You have to commend Skoda for doing something a little different with the first Kodiaq vRS. Opting for a diesel engine instead of petrol, it stood out amongst the many other performance SUVs kicking around at the time. Decent fuel economy and good pace - what’s not to like?
That 237bhp unit had a lot of car to shift, though. The Kodiaq vRS didn’t feel that quick when we first drove it on the international launch a few years back, and it wasn’t that exciting in the corners, either. Mechanically, the chassis was the same as a Kodiaq Sportline - Skoda had merely fiddled with the software that controls the adaptive dampers.
Fast forward to today, and the diesel Kodiaq vRS has long since been taken off sale. In its place, there’s a petrol-powered Kodiaq vRS, using a 2.0-litre ‘EA888’ inline-four borrowed from the VW Golf GTI. It develops 242bhp, and to save you doing the maths, that’s just 5bhp more than the old diesel engine. Meanwhile, it’s down nearly 100lb ft of torque on its predecessor, with a total figure of 272lb ft.
The thing is, though, petrol engines are quite a bit lighter than diesel, so the unleaded-fueled vRS is a handy 60kg lighter than its predecessor. The 0-62mph has dropped by four-tenths to a respectable 6.6 seconds, and with so much less weight in the Kodiaq’s nose, it should be sharper, too.
We decided to find out how that shapes up in reality, via a particularly special example of the Kodiaq vRS. It’s one of the circa 200 support cars Skoda supplied for the 2023 Tour de France, hence the snazzy livery. Yes, we did make sure we transported a bicycle in it at least once.
Once finished admiring the livery, we took it for a drive, revealing that yes, it does feel a smidge keener to change direction now, better keeping up with the light, fast and feedback-devoid steering. But it still feels laid back compared to a lot of performance SUVs. Comfort is still clearly high on the agenda, with the softly sprung vRS rolling a fair bit, albeit not excessively.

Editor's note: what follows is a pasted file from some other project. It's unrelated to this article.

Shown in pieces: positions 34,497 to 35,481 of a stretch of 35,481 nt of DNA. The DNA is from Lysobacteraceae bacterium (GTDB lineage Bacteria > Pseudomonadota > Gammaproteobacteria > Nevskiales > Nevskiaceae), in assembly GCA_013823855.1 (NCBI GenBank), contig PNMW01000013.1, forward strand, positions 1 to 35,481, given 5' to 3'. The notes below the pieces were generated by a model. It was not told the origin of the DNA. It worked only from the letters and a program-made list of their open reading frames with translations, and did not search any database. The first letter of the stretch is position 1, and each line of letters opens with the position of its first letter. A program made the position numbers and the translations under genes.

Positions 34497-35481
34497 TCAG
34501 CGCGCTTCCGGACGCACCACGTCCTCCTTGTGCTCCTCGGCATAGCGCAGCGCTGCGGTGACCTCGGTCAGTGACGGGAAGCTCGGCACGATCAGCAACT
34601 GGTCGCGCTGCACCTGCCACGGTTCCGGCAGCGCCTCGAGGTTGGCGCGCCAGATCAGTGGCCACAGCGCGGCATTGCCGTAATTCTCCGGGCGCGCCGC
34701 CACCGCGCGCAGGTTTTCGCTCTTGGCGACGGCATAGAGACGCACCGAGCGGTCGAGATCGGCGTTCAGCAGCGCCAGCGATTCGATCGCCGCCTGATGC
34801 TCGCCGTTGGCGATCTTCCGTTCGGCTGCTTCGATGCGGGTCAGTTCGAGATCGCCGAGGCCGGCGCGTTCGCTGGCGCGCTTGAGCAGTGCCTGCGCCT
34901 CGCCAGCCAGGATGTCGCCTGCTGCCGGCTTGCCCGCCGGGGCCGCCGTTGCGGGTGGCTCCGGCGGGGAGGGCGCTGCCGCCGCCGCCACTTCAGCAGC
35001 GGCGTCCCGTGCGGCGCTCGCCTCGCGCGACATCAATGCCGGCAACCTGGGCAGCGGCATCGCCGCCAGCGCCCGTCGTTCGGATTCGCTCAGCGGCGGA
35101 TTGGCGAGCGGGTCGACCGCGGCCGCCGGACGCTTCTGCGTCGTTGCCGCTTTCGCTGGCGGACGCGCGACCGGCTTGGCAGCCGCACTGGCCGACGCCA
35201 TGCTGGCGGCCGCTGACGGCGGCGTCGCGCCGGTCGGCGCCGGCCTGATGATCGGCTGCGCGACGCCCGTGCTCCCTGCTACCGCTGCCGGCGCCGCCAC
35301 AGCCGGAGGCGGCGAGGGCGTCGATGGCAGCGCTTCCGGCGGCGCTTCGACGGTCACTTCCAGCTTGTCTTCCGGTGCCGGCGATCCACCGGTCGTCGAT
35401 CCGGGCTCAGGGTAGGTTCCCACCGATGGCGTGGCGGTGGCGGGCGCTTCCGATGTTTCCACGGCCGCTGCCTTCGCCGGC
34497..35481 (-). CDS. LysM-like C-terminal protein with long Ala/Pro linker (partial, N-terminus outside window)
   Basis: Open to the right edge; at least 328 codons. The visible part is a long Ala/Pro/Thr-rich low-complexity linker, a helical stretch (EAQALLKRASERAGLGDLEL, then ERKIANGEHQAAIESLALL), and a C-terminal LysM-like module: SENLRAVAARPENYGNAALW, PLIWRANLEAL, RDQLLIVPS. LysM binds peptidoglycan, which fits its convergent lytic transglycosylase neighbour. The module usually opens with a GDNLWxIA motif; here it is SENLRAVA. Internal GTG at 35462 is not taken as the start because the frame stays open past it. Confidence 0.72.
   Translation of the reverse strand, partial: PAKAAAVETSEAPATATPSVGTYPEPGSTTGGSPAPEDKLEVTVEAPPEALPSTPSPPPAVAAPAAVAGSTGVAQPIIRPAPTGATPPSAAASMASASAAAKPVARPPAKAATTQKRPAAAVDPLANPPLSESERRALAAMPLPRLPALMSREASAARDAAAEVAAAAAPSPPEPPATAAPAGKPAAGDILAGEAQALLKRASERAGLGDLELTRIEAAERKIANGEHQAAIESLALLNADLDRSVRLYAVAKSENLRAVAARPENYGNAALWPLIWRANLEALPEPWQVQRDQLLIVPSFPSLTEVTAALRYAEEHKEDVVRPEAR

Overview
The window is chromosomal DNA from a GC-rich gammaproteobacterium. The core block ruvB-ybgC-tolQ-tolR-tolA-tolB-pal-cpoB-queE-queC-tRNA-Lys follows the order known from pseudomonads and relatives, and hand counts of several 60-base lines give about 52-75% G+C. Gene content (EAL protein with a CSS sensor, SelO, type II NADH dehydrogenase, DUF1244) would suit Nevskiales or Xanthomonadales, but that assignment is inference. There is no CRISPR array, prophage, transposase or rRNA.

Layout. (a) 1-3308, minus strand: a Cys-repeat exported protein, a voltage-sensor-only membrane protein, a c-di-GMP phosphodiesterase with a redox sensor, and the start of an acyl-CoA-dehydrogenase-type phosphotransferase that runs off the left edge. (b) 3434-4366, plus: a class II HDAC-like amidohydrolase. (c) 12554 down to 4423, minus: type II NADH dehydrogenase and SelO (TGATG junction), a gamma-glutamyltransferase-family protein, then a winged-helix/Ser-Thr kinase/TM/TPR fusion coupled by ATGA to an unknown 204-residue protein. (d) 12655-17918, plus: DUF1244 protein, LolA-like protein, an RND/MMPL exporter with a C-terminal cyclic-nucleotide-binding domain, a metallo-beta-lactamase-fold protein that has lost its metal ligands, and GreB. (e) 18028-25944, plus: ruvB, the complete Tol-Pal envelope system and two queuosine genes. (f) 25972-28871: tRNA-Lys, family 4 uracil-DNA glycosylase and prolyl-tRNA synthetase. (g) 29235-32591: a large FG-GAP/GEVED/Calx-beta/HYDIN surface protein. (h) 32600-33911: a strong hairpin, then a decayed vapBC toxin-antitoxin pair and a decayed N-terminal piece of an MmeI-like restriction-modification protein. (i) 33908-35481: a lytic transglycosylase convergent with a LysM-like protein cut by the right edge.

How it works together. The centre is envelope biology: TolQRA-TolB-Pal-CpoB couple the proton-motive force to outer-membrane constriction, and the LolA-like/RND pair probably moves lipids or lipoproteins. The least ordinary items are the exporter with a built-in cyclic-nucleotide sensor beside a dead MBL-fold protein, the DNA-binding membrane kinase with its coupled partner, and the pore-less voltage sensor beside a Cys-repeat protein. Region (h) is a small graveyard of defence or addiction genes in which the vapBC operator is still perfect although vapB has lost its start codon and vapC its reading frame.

It also feels quicker, but again, we’re not talking about a night and day difference. It doesn’t help that you’re missing out on the old diesel’s punchier torque output, which a lot of the time matters more than the peak power output. The heightened responsiveness is welcome, though, and we don’t even mind the fake, five-pot-like warble the car makes in Sport mode. A little more power wouldn't go amiss - the EA888 produces plenty more in cars like the Golf R and even Skoda's own Superb, and with all-wheel drive fitted on the vRS as standard, it's not like traction would be an issue.
The six-speed automatic gearbox quickly swaps cogs either by itself or via the plasticity steering-wheel-mounted paddle shifters, but it’s less enthusiastic when pulling away from a standstill. Like so many VW Group auto ‘boxes, it seems to take an age to realise that yes, you do in fact want to get going. Best to leave bigger gaps when pulling onto roundabouts and out of junctions.
The overall driving experience on a twisty road is pleasant and brisk, rather than thrilling and fast. The vRS starts to make much more sense when you drive it ‘normally’. It’s a fabulous long-distance cruiser, with its smooth ride, abundance of interior space, quality-feeling cabin and ability to carry seven people - even if the sixth and seventh occupants will need to be fairly short, or kids.
The thing is, even when you’re driving around sedately, you won’t get much more than 30mpg. Switching from diesel to petrol in a heavy car has, as you’d expected, given the fuel economy a bit of a kicking. And when the payoff on a country road isn’t huge, you have to wonder if the vRS is worth it, especially when it costs £49,335.
It’s likeable on the whole, but for the most part, it serves more as a reminder of just how lovely the standard Kodiaq is. It’s getting on a bit and is on the verge of being replaced, but it remains a fabulous family car.